Deep in the heart of our 20-year old national monument, Grand Staircase-Escalante, sits a lone arch. Surrounded by sage, hidden from view, with no trail leading to it, and no sign pointing the way, Sunset Arch seems to hover above the ground, inviting exploration, awaiting discovery. Of course many people have been there and even more have seen a photo or two of the arch, usually taken at sunset with the rock lit by the dying sun and framing the distant sacred dark mass of Navajo Mountain. But to see it anew – or the first time – is to (re-)discover it for oneself.
To the west runs the long and aptly named Straight Cliffs of Fifty Mile Bench. Rising over 2000 feet above the Hole-in-the-Rock road, the banded cliffs appear to be the walls of some immense, long-ancient fortress. Buried deep beneath them are beds of coal that hold a destructive promise for a dying industry. To the east, just a few miles away, is the gorgeous Coyote Gulch that twists and turns its way past arches and bridges to the lifeline that joins Boulder Mountain and the Colorado River: the Escalante River.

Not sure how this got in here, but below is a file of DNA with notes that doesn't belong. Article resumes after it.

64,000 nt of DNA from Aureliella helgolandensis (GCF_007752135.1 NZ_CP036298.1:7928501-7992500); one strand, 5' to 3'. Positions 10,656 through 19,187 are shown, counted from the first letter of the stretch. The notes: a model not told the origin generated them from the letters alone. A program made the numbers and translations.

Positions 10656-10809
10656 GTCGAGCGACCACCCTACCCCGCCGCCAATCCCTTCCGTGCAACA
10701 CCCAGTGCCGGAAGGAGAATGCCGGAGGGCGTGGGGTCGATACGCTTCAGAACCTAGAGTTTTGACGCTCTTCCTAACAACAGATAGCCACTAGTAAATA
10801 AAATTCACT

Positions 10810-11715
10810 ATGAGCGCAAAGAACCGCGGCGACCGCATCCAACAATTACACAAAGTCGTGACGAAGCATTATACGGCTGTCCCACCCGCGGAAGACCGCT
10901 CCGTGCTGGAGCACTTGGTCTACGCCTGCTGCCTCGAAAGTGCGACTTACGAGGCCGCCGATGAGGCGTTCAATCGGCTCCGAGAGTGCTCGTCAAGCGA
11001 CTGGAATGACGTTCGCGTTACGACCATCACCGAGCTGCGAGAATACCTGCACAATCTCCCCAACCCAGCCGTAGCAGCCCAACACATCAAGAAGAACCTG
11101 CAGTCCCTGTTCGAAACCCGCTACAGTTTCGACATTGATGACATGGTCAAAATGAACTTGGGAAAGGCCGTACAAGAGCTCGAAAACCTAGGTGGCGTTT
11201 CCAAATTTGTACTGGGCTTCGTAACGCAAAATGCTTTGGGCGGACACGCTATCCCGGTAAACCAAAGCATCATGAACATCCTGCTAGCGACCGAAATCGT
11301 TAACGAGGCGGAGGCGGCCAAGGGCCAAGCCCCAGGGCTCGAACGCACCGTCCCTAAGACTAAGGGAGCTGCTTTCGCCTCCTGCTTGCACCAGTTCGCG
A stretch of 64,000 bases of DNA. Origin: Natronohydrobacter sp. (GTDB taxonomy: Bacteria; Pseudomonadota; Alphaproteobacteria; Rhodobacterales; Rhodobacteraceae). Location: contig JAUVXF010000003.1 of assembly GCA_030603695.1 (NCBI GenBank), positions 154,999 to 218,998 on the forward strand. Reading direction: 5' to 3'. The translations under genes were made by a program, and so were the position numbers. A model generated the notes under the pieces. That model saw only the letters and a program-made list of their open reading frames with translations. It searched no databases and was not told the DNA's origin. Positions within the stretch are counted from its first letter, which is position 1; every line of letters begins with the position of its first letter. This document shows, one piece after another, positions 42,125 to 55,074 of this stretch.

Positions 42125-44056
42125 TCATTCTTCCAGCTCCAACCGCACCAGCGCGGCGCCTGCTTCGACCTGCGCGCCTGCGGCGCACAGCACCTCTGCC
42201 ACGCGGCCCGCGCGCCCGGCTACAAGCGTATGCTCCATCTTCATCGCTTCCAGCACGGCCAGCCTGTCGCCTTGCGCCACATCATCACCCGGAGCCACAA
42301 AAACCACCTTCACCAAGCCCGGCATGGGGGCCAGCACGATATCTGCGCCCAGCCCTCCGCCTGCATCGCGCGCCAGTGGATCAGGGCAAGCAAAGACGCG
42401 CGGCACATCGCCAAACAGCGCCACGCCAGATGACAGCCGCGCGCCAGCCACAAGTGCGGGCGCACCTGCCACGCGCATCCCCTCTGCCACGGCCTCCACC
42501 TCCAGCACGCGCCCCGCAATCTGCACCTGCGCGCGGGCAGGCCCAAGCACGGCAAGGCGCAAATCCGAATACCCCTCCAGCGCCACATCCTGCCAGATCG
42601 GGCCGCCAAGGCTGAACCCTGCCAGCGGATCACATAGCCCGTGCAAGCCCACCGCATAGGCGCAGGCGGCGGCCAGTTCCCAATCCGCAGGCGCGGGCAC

Standing once again before Sunset Arch, I re-discover it as storm-tossed clouds scud by dropping snow and producing an ever-changing, natural lightshow. My companions have never been here and are amazed that there are no signs of humans in this vastness. No sound but the wind and an occasional raven. For this moment we all relish the joys of expansive vistas, an improbable arch, and the sense of raw timelessness that existed before modernity and hopefully always will.
Later I mention how close we came to losing this wilderness. In the early 70’s our Utah congressional delegation pushed for the Trans-Escalante highway that would have stretched from Bullfrog to Wahweap marina. The road would have bridged across the Escalante canyon just downstream from Stevens Arch and Coyote Gulch, only a few miles from our still-wild campsite. Sanity prevailed. In silence we pondered how the threats to this incredible landscape, seemingly banished, have risen again, like some moldy, recalcitrant Lazarus.
— Jeff C.